So this is the beginning of an end, but also the start of new and exciting adventures. Of course it's not always going to be smooth sailing but we are looking forward to the lessons God is wanting to teach us.

Sometimes it can be quite thrilling.

Thursday, March 27, 2014


Notable links from around the web:

Ten Thousand Things We Can't See: this was a prescient reminder to hie me back to the Psalms as quickly as possible, every day. No matter what I'm facing, there is always something there to speak to my heart and remind me who my God is.

Why our kids need time alone: So many truths resonated with me in this excellent article. While I don't have memories traipsing in the woods by myself (I was too afraid of ticks and Lyme's disease), there are times in my childhood that I look back fondly upon where I was allowed unsupervised play with my friends. Little do we know how needed (and vital) this is and how much we've lost in our mad scramble for security and safety. Some quotes:

"It is perhaps natural that trust in general has eroded, and that parents have sought to control more closely what they can—most of all, their children."

"Practicing psychologists have written (in this magazine and others) about the unique identity crisis this generation faces—a fear of growing up and, in the words of Brooke Donatone, a New York–based therapist, an inability “to think for themselves.”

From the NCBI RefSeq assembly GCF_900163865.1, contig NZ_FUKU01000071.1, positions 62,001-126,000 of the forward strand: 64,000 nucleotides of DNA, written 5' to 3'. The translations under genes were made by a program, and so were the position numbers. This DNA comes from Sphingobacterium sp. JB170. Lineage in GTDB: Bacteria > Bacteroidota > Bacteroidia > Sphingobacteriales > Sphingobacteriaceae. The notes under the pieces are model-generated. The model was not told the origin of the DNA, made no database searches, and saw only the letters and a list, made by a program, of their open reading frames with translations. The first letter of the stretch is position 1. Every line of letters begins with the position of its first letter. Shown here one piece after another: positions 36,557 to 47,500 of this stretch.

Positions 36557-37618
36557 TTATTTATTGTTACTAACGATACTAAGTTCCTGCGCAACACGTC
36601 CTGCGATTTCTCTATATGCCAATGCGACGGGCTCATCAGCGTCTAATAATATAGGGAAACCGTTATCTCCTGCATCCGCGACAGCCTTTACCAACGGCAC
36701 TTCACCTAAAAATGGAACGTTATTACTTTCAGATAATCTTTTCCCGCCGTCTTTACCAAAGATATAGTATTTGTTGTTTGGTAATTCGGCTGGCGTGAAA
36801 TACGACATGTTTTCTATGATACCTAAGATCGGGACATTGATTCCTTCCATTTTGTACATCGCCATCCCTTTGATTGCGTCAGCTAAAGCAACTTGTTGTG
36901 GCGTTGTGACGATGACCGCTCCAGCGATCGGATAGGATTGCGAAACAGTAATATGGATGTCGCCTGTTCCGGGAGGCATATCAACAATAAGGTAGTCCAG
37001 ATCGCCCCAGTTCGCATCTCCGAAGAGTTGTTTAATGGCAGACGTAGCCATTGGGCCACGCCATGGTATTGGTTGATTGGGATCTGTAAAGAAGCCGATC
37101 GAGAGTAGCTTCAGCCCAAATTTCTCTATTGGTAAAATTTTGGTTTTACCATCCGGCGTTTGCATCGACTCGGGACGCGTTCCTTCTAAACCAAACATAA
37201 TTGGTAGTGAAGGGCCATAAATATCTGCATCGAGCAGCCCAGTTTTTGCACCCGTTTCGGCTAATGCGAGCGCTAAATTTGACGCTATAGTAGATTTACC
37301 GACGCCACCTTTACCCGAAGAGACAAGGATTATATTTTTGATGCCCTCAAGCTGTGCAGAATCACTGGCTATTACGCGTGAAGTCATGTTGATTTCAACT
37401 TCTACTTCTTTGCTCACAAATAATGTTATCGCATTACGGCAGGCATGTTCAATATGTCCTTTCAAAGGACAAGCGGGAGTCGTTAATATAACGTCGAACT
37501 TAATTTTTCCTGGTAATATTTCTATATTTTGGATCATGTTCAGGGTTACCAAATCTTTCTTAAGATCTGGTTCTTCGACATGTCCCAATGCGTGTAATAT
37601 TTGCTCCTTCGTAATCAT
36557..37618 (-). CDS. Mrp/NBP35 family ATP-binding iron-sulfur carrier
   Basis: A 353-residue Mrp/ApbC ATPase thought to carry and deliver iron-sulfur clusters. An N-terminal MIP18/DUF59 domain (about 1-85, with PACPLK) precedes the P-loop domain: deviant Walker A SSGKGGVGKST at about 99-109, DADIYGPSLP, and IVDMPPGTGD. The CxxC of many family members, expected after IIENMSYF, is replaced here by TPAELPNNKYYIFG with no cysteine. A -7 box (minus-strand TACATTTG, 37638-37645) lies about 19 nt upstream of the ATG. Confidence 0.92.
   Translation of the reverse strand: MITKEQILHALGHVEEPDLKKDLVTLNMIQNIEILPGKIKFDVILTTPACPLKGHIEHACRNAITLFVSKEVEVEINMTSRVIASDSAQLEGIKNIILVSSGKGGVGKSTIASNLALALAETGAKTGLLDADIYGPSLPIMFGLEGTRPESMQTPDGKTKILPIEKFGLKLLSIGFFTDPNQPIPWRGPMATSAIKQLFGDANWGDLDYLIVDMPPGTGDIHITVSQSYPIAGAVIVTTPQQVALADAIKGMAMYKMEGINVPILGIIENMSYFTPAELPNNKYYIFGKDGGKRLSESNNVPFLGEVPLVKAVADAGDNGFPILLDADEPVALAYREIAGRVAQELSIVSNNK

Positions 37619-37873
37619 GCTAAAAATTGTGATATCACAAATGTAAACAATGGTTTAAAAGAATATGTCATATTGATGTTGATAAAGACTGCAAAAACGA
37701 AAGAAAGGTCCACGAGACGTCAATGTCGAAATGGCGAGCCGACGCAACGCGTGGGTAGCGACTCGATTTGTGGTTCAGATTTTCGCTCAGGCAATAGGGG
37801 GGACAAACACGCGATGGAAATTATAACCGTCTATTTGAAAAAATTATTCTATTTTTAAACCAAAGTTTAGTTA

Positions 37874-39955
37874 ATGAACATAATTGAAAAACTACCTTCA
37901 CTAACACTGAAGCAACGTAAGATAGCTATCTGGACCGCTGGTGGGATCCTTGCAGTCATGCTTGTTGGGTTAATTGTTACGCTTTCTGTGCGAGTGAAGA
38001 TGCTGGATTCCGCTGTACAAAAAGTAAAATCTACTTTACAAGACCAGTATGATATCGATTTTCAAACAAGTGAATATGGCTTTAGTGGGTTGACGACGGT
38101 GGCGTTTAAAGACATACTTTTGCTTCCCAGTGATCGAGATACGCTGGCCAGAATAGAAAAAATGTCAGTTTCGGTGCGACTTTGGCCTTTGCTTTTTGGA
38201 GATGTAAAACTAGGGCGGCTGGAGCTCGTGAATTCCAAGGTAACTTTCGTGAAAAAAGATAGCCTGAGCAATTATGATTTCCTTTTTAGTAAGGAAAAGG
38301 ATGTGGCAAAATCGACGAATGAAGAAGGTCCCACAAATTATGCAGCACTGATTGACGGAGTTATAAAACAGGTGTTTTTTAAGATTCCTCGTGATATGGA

"We can no more create the perfect environment for our children than we can create perfect children. To believe otherwise is a delusion, and a harmful one; remind yourself of that every time the panic rises."

On the current political situation in Taiwan:
Things are a bit dicey, and it's not easily explained for those who don't read Chinese (like me). But here is a good (relatively short) BBC article on what is happening, and here is a longer, slightly more detailed blog about the protesting student movement. The political air is charged and many thoughts and opinions are held--the most important thing for us to do is pray that Taiwan will be unified and that God will raise up leaders who are honest and unafraid to walk in justice!

Thursday, March 20, 2014

International Orchid Show

A couple weeks ago I heard about the Taiwan International Orchid Show happening in a city nearby and I *begged* B to take me. After months of stumbling around in a haze of bad air pollution, I was dying to lay my eyes on nature-wrought beauty. We ended up going the last weekend it was open, along with thousands of others, walking our legs off the entire day. But it was so worth it.

Unfortunately we forgot our camera at home in a confused rush to get to the train station on time. But when we got there we looked around at all the ASIANS taking photos EVERYWHERE that we decided it was probably for the better. We witnessed visitors trying so hard to get a good shot that they weren't even looking at the flowers themselves.

Taking the train was probably the best decision ever. I was enthralled by the picturesque scenes rolling by my window; each montage bringing fresh new surprises. When we took our lunch on the train I felt like we were having a picnic. Groves and thickets, vegetables cropland--corn, leafy greens, rice paddies. Mango trees and fish ponds, a blue and green river--green from some kind of plant--maybe watercress.